South Florida Snake Hunt Aims To Dent Population Of Pythons Slithering About The Everglades
A python hunt, with cash rewards, will be held in South Florida beginning in January and running into February with hopes of denting the population of non-native pythons slithering around the Everglades, though the national park will be off-limits to most hunters.
However, Burmese pythons are fair game in neighboring Big Cypress National Preserve, where at least 19 were taken by hunters or preserve staff last year.
Python Challenge ™ 2013 is being sponsored by the Florida Fish and Wildlife Conservation Commission. It is scheduled to kick off at 1 p.m. on January 12 and run until midnight February 10. The hunter who kills the most pythons will receive a $1,500 prize, while $1,000 will be paid for the longest python taken.
Native to Southeast Asia and first found in the Everglades in 1979, the Burmese python is one of the deadliest and most competitive predators in South Florida. With no known natural predator, population estimates for the python range from the thousands to hundreds of thousands.
The constricting python is a potent predator, a quick-growing mass of muscle that is a threat to anything that moves in the Everglades. Its reach is far and its appetite large, with scientists telling us that populations of small mammals -- raccoons, opossums, even bobcats -- are being wiped out of some parts of the national park by these slithering predators. But its prey also can be much, much larger.
Snake-eating alligators and alligator-eating snakes might seem like a science fiction story-line, but those battles are playing out in Everglades National Park, where the invasion of non-native pythons threatens to upend a rich and diverse ecosystem that includes the largest tract of wilderness east of the Rockies.
In a book, Snake in the Grass: An Everglades Invasion, published earlier this year, naturalist Larry Perez clearly outlined the threat these big snakes pose to the Everglades.
“Regardless of where they are found, these pythons normally utilize the full gamut of natural features in an area, frequenting burrows, trees, rocky outcrops, riparian zones, open water, and disturbed lands. In doing so, the snakes exercise their astonishing ability to swim, climb, and contort their bodies to meet the demands of the landscape. They are aided, of course, by tools forged over time through evolution: a supple skeleton, sinewy layers of muscle, and strong prehensile tails.”
Will the upcoming hunt blunt the python population of south Florida? Not with population estimates of Burmese pythons in the general Everglades area in the "tens of thousands," said Everglades Superintendent Dan Kimball.
"I have been at the park, it will be nine years, and we’ve been wrestling with this for a long time," the superintendent said Saturday during a phone call. "What I’ve learned through this whole thing is that there are no silver bullets when you’re dealing with an exotic species like this. What we’re trying to do is chip away at the problem.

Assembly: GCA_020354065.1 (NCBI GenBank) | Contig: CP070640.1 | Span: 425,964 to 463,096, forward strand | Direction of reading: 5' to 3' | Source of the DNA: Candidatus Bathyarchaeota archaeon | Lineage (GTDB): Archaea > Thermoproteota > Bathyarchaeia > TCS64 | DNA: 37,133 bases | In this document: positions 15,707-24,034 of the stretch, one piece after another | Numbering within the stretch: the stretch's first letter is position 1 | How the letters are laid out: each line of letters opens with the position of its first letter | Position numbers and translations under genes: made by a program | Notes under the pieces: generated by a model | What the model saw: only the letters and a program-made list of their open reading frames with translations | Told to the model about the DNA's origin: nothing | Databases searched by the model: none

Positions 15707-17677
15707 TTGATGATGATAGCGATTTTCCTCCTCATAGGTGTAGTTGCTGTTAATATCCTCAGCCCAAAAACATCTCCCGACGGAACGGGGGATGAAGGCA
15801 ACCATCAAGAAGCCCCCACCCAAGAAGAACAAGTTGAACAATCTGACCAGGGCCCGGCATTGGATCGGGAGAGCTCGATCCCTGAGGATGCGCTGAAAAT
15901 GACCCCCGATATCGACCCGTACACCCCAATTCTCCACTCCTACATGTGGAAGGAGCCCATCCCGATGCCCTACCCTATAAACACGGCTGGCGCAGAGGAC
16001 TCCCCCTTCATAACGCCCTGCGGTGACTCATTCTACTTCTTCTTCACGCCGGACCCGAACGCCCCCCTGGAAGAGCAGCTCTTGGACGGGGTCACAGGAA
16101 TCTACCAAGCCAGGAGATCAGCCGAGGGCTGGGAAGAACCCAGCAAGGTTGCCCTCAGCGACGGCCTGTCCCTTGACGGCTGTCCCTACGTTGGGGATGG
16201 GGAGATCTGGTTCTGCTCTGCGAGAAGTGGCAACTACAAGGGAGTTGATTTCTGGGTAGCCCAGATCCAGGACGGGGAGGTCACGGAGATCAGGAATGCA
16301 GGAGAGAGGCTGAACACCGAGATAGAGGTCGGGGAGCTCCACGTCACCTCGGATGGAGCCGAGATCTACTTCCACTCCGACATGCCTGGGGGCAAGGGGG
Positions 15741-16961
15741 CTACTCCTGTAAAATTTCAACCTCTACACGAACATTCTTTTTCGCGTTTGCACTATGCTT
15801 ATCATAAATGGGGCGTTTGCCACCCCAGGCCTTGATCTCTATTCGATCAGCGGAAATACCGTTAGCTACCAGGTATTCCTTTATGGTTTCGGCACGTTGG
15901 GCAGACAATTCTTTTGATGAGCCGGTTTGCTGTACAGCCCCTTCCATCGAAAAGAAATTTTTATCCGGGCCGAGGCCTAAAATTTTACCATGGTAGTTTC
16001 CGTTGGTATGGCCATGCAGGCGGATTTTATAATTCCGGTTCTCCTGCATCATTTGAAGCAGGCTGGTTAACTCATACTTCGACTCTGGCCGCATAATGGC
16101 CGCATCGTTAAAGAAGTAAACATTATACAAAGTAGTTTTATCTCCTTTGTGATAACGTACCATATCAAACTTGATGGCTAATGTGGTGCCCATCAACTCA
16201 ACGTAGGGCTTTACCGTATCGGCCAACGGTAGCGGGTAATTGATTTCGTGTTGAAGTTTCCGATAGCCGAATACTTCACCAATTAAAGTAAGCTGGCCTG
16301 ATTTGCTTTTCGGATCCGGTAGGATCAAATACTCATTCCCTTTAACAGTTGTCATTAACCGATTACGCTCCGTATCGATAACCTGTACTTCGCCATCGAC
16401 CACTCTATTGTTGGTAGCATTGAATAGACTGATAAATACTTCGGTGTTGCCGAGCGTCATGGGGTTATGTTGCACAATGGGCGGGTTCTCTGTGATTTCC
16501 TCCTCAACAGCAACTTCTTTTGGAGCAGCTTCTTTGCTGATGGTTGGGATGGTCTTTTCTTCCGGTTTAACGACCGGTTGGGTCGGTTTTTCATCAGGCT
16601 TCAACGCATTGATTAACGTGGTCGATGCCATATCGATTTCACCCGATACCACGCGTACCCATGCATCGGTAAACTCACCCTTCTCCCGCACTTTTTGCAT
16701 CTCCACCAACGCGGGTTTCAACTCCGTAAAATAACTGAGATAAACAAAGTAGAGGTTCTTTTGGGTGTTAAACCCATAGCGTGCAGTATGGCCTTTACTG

"... With this particular event, there’s no way this is going to solve this, but I think it provides enhanced visibility and gets people thinking about it and learning about the issue."
While the 1.5-million-acre national park will be off-limits to most of those who sign up for the challenge, Superintendent Kimball pointed out that the park has trained 30 volunteers to roam the Everglades and remove pythons from the park. If they want to sign up for the challenge, they will be able to go after pythons inside the park, although because they're Park Service volunteers they won't be able to claim any of the monetary prizes, the superintendent said.
Outside of the upcoming hunt and its volunteer patrol, the park has tried various approaches to reducing the python population, even resorting to canines to root out the snakes.
"We’ve had search dogs from the Canine Detection Research Institute," Superintendent Kimball said. "We’ve found that they can successfully find pythons. They basically work roads and levees. ... We also have traps out in the park. We’re trying a lot of things on the control side, but they are very cryptic, very hard to find."
Hunters already are allowed to wrangle snakes in Big Cypress next door, for this 720,567-acre unit of the National Park System is a national preserve, which has slightly different regulations than national parks when it comes to hunting. Hunters are free to kill pythons if they come upon them while hunting other wildlife in Big Cypress, says Bob DeGross, the park's chief of interpretation.
Whether Big Cypress's python problem is as great as that of the Everglades is hard to say. While a reported 169 Burmese pythons were removed from Everglades in 2011, just 19 were said to have been killed in Big Cypress last year, said Chief DeGross.